58% of Singapore workers fear losing control of AI

Photo by Tara Winstead

Salesforce’s new AI Trust Quotient shows that AI has a trust problem. Nearly half (48%) of workers in Singapore say it is difficult to get what they want out of AI, and 40% do not trust the data used to train AI systems. ​​

The study, which surveyed 545 full-time workers in Singapore and nearly 6,000 globally, also found that more than half of workers in Singapore (58%) fear humans will lose control of AI, and 94% do not currently trust AI to operate without human oversight.

The trust gap in AI is hindering adoption. Of those who do not trust AI, 95% say they are hesitant to adopt it.

Without accurate data input and humans at the helm, this trust gap will continue growing, preventing businesses from reaping the full benefits of AI.

Key findings

1. AI has a trust problem

Workers find it hard to trust AI even as businesses race to invest in and capitalise on AI’s benefits. This trust gap presents a significant barrier for businesses in adopting and utilising AI effectively.

  • Data will make or break workers’ trust in AI: Nearly half (48%) of workers in Singapore find it hard to get what they want from AI right now, and 40% do not trust the data used to train AI systems they see today.
  • Fear that humans will lose control of AI: With the growing sophistication of AI, 58% of workers in Singapore fear humans will lose control of AI. 94% do not currently trust AI to operate without human oversight.
  • Lack of trust hinders AI adoption: 95% of those who don’t trust AI overall are hesitant to adopt it, and two in three (66%) of those who don’t trust AI training data are hesitant to adopt it.

2. Businesses must tackle the data problem if they want trusted AI to become a reality.

According to Salesforce’s AI Trust Quotient, AI also has a data problem. Without the right data, businesses risk exacerbating the trust gap between workers and AI.

  • Lack of complete and accurate data impacting trust in AI: 70% of workers who don’t trust AI say it lacks the information needed to be useful. 65% of workers in Singapore say out-of-date public data and incomplete customer or company data (61%) would break their trust in AI.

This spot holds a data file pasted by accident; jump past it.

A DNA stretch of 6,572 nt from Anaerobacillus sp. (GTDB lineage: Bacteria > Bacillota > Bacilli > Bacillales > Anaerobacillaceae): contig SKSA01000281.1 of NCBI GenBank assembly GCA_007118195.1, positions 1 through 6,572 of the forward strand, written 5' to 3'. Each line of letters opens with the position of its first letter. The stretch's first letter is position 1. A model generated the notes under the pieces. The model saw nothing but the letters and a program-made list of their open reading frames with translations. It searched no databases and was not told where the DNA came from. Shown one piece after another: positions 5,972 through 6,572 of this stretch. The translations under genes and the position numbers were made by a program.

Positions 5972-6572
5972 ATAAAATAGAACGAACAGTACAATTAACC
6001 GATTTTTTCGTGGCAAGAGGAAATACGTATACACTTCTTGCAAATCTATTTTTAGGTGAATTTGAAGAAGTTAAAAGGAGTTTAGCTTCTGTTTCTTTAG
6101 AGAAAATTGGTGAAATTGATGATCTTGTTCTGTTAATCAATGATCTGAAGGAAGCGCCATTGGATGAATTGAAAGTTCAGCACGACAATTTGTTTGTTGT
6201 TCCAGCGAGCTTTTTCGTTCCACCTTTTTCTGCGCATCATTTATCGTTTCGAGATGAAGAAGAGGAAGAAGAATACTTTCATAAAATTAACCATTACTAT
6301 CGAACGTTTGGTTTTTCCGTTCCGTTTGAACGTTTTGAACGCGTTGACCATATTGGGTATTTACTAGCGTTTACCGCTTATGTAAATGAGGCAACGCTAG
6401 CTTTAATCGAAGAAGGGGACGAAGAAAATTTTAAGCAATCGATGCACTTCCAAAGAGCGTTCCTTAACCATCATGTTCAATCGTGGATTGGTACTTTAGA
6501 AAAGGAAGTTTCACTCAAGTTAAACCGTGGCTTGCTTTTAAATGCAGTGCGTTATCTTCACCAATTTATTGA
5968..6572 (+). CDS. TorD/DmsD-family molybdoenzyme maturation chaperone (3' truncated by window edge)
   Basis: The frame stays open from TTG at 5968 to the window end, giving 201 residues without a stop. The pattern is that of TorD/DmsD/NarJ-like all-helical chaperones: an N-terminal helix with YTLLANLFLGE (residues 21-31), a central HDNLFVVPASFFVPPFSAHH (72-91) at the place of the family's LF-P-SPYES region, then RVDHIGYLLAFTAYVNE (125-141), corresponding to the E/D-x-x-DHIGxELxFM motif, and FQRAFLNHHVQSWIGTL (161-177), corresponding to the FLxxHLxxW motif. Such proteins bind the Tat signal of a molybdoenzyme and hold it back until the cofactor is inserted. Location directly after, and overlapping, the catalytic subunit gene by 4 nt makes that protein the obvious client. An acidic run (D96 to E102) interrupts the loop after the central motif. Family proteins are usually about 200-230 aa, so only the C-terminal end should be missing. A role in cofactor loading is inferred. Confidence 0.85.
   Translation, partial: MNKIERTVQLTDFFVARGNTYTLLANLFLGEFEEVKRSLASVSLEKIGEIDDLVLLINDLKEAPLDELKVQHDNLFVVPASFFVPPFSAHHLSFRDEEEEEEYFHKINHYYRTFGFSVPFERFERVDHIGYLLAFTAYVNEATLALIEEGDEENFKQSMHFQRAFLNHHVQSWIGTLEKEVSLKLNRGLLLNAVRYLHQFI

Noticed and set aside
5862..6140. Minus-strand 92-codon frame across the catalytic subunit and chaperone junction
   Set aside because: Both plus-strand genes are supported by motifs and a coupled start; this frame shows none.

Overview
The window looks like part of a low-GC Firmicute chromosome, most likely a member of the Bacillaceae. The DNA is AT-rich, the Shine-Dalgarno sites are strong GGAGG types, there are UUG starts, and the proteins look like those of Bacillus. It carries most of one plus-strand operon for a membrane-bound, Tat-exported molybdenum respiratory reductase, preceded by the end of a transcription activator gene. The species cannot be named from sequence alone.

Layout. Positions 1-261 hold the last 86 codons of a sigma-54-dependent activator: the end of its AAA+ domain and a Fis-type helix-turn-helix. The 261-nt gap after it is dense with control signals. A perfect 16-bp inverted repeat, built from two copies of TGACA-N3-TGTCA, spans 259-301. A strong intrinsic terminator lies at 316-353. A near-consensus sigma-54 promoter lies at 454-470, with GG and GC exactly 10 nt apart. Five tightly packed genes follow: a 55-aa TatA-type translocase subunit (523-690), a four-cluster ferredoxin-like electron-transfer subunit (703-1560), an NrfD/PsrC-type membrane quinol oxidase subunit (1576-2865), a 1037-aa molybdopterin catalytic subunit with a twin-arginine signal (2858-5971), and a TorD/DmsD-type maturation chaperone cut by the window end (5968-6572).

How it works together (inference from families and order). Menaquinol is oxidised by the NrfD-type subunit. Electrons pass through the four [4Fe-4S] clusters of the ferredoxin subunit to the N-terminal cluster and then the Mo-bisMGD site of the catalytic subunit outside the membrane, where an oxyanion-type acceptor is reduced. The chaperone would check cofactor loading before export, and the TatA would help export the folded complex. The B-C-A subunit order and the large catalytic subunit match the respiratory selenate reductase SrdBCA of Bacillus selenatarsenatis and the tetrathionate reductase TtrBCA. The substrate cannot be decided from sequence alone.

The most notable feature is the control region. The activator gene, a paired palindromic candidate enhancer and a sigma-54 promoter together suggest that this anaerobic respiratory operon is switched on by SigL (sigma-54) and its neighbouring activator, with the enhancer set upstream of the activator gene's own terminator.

• Tech improvements can strengthen trust in AI: To overcome this trust gap, workers in Singapore ranked the following as most important:
    • Accurate data (the AI tool uses accurate data) – 84%
    • Secure data (the AI tool does not put confidential data at risk) – 82%
    • Holistic/complete data (the AI tool uses all possible, relevant data) – 79%

The proof is in the results: 80% of workers in Singapore say that AI needs to consistently produce accurate outputs for them to trust it. This is higher than the global average of 68%. In Australia and India, the figure stands at 73% and 71%, respectively.

Businesses need to break down their disconnected data silos and ensure AI is grounded in a company’s own data. 

3. As AI becomes more sophisticated, we must keep humans at the helm.

To unlock the full potential of AI, workers agree that humans must be in the driver’s seat of AI. This combines the best of human and machine intelligence to create more productive businesses, empowered employees, and trustworthy AI.

  • Workers in Singapore stress the need for humans at the helm: 94% do not trust AI to operate without human oversight. This is slightly higher than the global average of 90%. This figure stands at 89% and 80% in Australia and India, respectively.
  • Bringing AI and humans together: 90% of workers in Singapore do not trust AI to keep data safe on its own, but 59% trust AI and humans to keep data safe together.
  • Human-led factors that can drive more trust in AI are: more skill-building or training opportunities (74%), more accessibility and inclusivity (66%)

“Adoption of AI within the workforce is critical if businesses are to achieve their goals of increasing employee engagement and productivity which is foundational to higher value customer relationships and margins,” said Sujith Abraham, Senior Vice President and General Manager, Salesforce ASEAN.

“But in order to use it, they need to trust it. AI is only as good as the data powering it, and new research shows that data makes or breaks the workforce’s trust in AI. Businesses need to unify their data across systems for AI to deliver useful, accurate outputs that workers trust.

“This has to be supported by keeping humans in the driver’s seat of AI, empowering them to focus on the most important outcomes as we enter a new era of AI innovation. Only then can businesses achieve value from AI through better adoption.”

“The findings of Salesforce’s AI Trust Quotient resonate strongly with our experience at AI Singapore. Building trust in AI is crucial for successful adoption, and this requires a multi-faceted approach,” said Laurence Liew, Director, AI Innovation, AI Singapore.

“By prioritising data quality, transparency, and human oversight, we can foster greater trust in AI and unlock its transformative potential for businesses and society.”